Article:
Perhaps it’s the way they waddle on two feet, or maybe it’s just their generally comic behaviour. Whatever the reason, penguins are eternally endearing – and seeing them in their natural habitat is a top 10 wildlife experience.

Best places to see wild penguins

In honour of today’s Penguin Awareness Day, we’ve selected the best places to encounter the 17 different penguin species around the globe.



Penguins Adélie penguin
Adélie penguin and chick (iStock/PA)

A true Mecca for penguin fans, this is where you’ll find the largest populations. Adélies, gentoos, macaronis and chinstraps can all be seen on cruises to the seventh continent, although you’ll need to travel to Snow Hill and beyond to stand any chance of glimpsing an emperor.

Like black and white beanie babies with stick-on googly eyes, and a lolloping gait that’s graceless even by penguin standards, the Adélie trundles through life with no apparent knowledge of its surroundings.

Scott of the Antarctic came into regular contact with the penguins during his fateful final voyage, and surviving crew members wrote of their “fatuous conduct…devouring curiosity, and pig-headed disregard for their own safety.”

For king penguins, book a cruise that includes stops in South Georgia or the Falkland Islands, where you can also find rockhoppers.


Magellanic penguins in th nest, Patagonia, South America
Magellanic penguins (Thinkstock/PA)

If a polar cruise is beyond your budget, opt for a trip to the bottom tip of South America; you’ll find ice fields, glaciers and Magellanic penguins. Chile’s most important colony live on Isla Magdalena, easily reached from Punta Arenas. In Argentina, head to the rookery at Punta Tombo. Magellanic penguins are medium-sized penguins that can grow to be 30-inches tall and have two black bands between the head and the breast, with the lower band shaped in an inverted horseshoe.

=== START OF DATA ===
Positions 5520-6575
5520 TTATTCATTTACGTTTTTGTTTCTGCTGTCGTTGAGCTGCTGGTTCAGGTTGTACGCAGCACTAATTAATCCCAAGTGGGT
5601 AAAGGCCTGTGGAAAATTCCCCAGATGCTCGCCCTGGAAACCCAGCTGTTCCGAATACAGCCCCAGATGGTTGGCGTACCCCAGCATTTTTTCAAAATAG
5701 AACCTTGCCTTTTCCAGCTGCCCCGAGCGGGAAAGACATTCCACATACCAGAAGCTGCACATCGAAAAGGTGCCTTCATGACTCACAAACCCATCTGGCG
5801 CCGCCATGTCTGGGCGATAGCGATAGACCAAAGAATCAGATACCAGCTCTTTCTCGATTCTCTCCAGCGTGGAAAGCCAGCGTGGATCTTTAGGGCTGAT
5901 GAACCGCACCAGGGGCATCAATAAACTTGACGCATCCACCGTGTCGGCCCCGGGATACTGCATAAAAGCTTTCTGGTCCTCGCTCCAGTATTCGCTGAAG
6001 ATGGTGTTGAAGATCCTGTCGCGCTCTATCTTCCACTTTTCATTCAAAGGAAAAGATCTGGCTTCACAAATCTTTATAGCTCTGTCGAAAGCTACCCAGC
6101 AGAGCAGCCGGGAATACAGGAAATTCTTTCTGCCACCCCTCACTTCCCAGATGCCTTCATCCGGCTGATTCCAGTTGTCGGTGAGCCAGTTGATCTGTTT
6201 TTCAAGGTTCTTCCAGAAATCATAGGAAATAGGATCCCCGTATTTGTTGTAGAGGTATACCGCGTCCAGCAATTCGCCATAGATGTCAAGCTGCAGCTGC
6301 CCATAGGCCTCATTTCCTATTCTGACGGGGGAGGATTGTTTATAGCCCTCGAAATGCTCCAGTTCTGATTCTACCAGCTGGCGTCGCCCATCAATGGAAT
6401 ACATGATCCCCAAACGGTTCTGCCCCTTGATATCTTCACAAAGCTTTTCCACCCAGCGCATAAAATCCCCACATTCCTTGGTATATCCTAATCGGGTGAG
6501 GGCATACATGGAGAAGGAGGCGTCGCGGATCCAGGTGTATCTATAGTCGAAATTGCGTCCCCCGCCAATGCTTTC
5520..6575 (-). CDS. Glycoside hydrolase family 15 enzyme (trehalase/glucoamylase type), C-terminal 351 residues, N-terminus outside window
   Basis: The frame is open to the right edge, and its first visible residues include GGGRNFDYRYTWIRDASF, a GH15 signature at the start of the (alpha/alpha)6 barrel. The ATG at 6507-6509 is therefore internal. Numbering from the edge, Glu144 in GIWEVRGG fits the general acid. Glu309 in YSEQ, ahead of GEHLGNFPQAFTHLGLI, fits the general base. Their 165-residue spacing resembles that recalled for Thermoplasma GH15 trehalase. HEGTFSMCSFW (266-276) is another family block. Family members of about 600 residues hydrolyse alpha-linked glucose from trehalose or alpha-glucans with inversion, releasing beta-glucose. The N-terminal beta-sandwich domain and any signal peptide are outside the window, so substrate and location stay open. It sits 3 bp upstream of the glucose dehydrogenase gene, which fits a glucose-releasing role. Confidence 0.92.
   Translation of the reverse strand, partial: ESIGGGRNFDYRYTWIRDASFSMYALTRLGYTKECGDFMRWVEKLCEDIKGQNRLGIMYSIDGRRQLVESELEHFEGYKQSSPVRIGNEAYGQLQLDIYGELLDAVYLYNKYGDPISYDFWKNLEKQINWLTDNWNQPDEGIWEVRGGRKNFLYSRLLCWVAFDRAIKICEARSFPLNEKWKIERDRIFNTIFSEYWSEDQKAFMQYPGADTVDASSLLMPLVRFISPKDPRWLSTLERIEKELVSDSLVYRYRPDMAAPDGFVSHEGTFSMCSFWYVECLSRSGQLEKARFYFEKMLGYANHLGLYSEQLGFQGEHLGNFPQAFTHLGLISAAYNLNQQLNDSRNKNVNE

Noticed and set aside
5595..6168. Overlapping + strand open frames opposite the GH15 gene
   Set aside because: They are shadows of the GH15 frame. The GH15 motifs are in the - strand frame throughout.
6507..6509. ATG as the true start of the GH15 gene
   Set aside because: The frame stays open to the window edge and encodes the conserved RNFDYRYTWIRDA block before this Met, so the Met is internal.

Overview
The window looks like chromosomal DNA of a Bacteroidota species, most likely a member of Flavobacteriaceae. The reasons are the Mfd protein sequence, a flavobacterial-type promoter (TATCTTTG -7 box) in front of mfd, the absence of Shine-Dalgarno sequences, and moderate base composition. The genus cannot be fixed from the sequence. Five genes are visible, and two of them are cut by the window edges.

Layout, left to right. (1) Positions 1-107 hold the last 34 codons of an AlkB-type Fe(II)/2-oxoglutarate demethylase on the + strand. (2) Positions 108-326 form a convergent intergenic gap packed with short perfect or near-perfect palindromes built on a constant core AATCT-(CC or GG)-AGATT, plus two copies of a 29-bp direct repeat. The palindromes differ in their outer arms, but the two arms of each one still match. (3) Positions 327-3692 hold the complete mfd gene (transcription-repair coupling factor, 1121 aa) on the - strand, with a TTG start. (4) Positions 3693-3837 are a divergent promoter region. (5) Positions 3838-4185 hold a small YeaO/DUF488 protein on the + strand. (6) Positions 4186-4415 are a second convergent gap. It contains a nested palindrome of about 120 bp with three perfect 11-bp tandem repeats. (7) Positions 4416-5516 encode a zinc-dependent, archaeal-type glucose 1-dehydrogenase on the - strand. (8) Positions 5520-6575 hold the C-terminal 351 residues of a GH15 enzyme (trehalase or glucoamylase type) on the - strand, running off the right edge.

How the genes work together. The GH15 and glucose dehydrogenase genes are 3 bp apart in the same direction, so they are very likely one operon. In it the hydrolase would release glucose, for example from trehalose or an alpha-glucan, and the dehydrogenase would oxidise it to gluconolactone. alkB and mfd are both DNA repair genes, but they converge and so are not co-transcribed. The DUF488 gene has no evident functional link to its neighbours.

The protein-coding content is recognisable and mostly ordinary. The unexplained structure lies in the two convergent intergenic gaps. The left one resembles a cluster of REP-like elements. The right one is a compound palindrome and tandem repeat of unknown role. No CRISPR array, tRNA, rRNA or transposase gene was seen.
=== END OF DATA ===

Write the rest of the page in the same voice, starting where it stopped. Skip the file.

South Africa

African penguin (iStock/PA)

Think penguins only like cold places? Wrong – they’re partial to a bit of beach action, too.

Found all the way around the African cape, stretching north into the desert nation of Namibia, the subtropical African penguin prefers sand to snow, and must contend with African predators like mongooses and caracals. A tolerant species that will allow tourists almost within touching distance, African penguins are nearly as endearing as they are bizarre.

On Boulders Beach, a 50-minute drive from Cape Town, African penguins huddle below a wooden walkway, where visitors can watch without creating disturbance.

Galapagos Islands, Ecuador

Galapagos Penguin
Galapagos penguin (Thinkstock/PA)

Name any variety of animal, and it’s odds-on the Galapagos Islands will have a version of it. The only penguin found (just) in the Northern Hemisphere, Galapagos penguins are the rarest of all penguin species, with an estimated 1,200 mature individuals left in the wild.

Basking in sunshine, the diminutive Galapagos penguin lives mainly around the islands of Isabela and Fernandina. In certain areas, it’s even possible to even swim with them – if you can manage to keep up.

Where emperors and chinstraps must protect their eggs from the polar winter, Galapagos penguins hide their eggs in rocky crevices to keep them from the warmth of the tropical sun. Preyed on by everything from short-eared owls to sharks, the Galapagos penguin’s life is not an easy one.

Australia and New Zealand

Little penguin
Little penguin (iStock/PA)

Native to Australia and New Zealand, the Little penguin the world’s smallest. Measuring 33cm tall and weighing just 1kg, they breed along the southern coastlines of Australia and New Zealand. These unbearably cute critters spend their days at sea chasing fish and miniature squid, and their little bodies are capable of diving a colossal 72 metres, according to the Penguin Foundation.

Extremely vulnerable to predators – obviously – little penguins make easy meat for feral cats, lizards and even rats, and at-risk colonies require fearsome protection. One Australian community was guarded by volunteers with sniper rifles, while another is protected by two giant Maremma sheepdogs.

One of the best places to view the blue and white creatures is on Phillip Island, Victoria, where they can be seen returning at sunset as part of a Penguin Parade. Tickets to the parade cost AUS$26.20 for adults. Book here.



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